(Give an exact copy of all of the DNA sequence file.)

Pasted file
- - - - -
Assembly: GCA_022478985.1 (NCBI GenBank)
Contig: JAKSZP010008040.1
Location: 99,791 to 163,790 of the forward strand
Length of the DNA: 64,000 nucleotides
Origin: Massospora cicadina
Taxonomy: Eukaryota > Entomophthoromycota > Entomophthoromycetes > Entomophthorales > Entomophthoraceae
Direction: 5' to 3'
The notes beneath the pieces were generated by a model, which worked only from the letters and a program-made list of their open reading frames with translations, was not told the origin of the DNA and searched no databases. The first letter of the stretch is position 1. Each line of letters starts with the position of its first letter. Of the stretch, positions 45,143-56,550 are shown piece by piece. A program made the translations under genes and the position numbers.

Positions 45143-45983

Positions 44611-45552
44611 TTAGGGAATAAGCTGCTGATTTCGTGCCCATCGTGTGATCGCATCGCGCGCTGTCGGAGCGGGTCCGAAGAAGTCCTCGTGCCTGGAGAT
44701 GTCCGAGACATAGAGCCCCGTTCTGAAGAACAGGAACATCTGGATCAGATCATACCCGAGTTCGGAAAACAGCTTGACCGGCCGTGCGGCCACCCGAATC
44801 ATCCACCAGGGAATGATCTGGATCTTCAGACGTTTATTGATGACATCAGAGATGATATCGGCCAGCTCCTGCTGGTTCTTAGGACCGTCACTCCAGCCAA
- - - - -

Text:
Assembly: GCA_022478985.1 (NCBI GenBank)
Contig: JAKSZP010008040.1
Location: 99,791 to 163,790 of the forward strand
Length of the DNA: 64,000 nucleotides
Origin: Massospora cicadina
Taxonomy: Eukaryota > Entomophthoromycota > Entomophthoromycetes > Entomophthorales > Entomophthoraceae
Direction: 5' to 3'
The notes beneath the pieces were generated by a model, which worked only from the letters and a program-made list of their open reading frames with translations, was not told the origin of the DNA and searched no databases. The first letter of the stretch is position 1. Each line of letters starts with the position of its first letter. Of the stretch, positions 45,143-56,550 are shown piece by piece. A program made the translations under genes and the position numbers.

Positions 45143-45983

Positions 44611-45552
44611 TTAGGGAATAAGCTGCTGATTTCGTGCCCATCGTGTGATCGCATCGCGCGCTGTCGGAGCGGGTCCGAAGAAGTCCTCGTGCCTGGAGAT
44701 GTCCGAGACATAGAGCCCCGTTCTGAAGAACAGGAACATCTGGATCAGATCATACCCGAGTTCGGAAAACAGCTTGACCGGCCGTGCGGCCACCCGAATC
44801 ATCCACCAGGGAATGATCTGGATCTTCAGACGTTTATTGATGACATCAGAGATGATATCGGCCAGCTCCTGCTGGTTCTTAGGACCGTCACTCCAGCCAA